W.Va. Music Hall of Fame announces 2013 inductees
CHARLESTON, W.Va. -- The West Virginia Music Hall of Fame has announced its fifth class of inductees, who will be honored in a ceremony Nov. 16 at the Culture Center Theater.
Living inductees are:
- Melvin Goins and the late Ray Goins, Goodwill, Mercer County: Holding a significant place in the history of bluegrass, the brothers, both together and separately, played in The Lonesome Pine Fiddlers, The Stanley Brothers and The Shenandoah Playboys as well as The Goins Brothers Band. After Ray retired from touring, Melvin reformed the band as Melvin Goins and Windy Mountain.
- Peter Marshall, Wheeling: Marshall (born Pierre LaCock) is best-known for hosting the game show "Hollywood Squares." He is also an actor and singer, having performed as a comedy team with Tommy Noonan, starred with Chita Rivera in "Bye Bye Birdie" on the London stage and acted in a number of shows on Broadway as well as some films and TV shows. He continues to perform in concert.
- Wayne Moss, South Charleston: An accomplished bassist and guitarist, Moss is a Nashville studio musician who's played in sessions for hundreds of country and rock artists as well as stints in the Nashville groups Area Code 615, Barefoot Jerry and the "Hee Haw" house band. He's also a songwriter and owns the Cinderella Sound Recording Studio.
- Tim O'Brien, Wheeling: O'Brien is a Grammy-winning bluegrass/country/folk multi-instrumentalist, singer and songwriter. He co-founded the bluegrass group Hot Rize and played in its Western alter ego, Red Knuckles and the Trailblazers. He's recorded as a solo artist, with his group, the O'Boys; his sister, Mollie; and Darrell Scott. He maintains a rigorous touring and recording schedule while also doing production and session work.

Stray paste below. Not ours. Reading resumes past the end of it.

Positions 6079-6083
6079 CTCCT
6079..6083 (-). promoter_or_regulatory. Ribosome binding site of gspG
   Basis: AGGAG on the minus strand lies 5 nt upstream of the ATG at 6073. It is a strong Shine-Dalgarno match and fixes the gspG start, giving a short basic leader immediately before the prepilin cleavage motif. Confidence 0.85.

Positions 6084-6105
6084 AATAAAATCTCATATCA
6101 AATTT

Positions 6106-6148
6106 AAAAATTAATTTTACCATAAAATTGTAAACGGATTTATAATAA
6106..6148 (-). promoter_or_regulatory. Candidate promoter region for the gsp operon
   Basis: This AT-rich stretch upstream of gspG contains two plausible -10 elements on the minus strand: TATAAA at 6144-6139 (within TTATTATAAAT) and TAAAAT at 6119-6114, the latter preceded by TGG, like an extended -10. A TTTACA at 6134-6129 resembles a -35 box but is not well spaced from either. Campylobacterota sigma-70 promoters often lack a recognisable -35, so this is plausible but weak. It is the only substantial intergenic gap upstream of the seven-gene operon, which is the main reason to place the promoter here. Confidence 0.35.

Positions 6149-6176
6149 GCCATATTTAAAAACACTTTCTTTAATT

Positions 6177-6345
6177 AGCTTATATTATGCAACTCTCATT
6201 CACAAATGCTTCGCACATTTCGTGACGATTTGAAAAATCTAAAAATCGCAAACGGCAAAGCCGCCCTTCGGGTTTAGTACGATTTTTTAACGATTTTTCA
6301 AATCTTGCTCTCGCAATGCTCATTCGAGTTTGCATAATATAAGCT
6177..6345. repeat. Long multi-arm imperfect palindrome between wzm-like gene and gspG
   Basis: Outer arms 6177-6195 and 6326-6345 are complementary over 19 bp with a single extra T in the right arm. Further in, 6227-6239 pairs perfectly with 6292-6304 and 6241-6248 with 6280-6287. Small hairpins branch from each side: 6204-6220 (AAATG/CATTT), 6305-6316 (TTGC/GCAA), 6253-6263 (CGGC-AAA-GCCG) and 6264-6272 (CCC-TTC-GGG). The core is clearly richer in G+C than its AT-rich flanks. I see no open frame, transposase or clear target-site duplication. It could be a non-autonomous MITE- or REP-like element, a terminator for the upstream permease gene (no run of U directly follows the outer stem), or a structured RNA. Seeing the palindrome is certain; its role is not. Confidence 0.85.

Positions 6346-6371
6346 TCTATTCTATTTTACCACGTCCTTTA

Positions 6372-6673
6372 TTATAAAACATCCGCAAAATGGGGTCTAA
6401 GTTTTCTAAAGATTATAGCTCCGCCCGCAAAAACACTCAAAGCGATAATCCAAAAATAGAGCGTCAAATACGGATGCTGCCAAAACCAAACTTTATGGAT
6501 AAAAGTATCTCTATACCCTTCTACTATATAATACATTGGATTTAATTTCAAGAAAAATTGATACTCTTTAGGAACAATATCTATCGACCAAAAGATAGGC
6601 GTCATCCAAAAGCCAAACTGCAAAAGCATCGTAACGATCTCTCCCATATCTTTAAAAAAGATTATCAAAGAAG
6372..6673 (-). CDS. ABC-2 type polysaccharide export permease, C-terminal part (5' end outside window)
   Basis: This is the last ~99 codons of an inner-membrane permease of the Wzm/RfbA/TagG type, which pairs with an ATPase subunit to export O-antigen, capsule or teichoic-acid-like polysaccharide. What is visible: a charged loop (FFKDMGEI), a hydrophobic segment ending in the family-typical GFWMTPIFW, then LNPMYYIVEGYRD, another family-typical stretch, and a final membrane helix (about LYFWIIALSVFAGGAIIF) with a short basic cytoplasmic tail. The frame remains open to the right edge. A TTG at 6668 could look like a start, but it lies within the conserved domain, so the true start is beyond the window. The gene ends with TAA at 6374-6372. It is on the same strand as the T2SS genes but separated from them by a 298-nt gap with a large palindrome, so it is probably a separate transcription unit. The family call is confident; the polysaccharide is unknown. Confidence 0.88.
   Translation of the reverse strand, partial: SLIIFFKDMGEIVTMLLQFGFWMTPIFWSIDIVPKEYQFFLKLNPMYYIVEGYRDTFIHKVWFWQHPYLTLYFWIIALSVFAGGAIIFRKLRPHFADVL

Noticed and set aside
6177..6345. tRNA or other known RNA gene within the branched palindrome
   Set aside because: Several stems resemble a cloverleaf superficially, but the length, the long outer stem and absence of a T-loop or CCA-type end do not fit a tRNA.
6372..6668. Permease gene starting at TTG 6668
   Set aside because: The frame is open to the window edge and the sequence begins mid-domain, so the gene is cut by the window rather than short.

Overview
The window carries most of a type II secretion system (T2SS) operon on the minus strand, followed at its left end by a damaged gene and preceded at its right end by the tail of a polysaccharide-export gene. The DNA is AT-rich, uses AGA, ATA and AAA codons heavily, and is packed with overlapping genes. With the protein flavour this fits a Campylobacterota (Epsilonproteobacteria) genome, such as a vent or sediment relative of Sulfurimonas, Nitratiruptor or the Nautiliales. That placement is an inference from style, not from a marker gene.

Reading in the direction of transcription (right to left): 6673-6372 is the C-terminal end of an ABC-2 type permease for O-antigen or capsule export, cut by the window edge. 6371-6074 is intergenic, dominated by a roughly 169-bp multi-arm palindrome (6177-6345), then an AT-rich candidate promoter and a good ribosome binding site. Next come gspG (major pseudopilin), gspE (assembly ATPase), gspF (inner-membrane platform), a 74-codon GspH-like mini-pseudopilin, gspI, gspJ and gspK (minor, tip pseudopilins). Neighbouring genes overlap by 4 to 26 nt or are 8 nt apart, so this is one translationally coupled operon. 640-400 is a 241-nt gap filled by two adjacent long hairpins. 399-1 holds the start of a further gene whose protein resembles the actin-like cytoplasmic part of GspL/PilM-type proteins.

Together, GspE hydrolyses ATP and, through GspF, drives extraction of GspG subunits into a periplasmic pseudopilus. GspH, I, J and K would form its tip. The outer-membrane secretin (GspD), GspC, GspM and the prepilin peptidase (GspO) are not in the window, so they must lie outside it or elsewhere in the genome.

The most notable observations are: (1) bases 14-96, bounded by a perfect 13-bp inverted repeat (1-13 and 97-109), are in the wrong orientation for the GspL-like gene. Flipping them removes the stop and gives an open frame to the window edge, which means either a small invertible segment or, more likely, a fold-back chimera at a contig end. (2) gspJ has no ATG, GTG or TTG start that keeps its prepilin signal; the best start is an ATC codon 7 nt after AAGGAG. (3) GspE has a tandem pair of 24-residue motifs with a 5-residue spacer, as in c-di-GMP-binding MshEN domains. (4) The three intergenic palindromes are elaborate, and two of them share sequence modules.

Deceased inductees are:
- Ada "Bricktop" Smith, Alderson, Monroe County: Bricktop was a dancer, singer, vaudevillian and self-described saloon-keeper who owned the Paris nightclub, Chez Bricktop, as well as nightclubs in Mexico City and Rome. She performed as a cabaret entertainer well into her 80s.
- Eleanor Steber, Wheeling: Steber is a soprano whose rich voice is noted for its versatility. She's most famous for her creation of the title role in Samuel Barber's "Vanessa" and for commissioning his "Knoxville: Summer of 1915." She also sang with the Metropolitan Opera, made some Broadway appearances and started a record label with her husband.
- The Swan Silvertones, McDowell County: The Swan Silvertones were one of the greatest gospel quartets of the '50s and '60s. The group, first called The Four Harmony Kings and then the Silvertone Singers, was founded in 1938. It was one of the first gospel groups to add instruments to its a capella sound, and a line from it's "Mary Don't You Weep" inspired Paul Simon's hit "Bridge Over Troubled Water."
Additionally, "America's Got Talent" winner Landau Eugene Murphy Jr. will receive the Spirit Award, which honors artists who have made their mark as musicians but also distinguished themselves in other ways. He's being honored for the positive attention he's brought to the state and the work he's done to inspire young people.
Tickets for the ceremony are on sale now. They are $60 for general admission and $200 for preferred seating, which includes a private pre-show reception with the hosts and inductees. For information, visit www.wvmusichalloffame.com.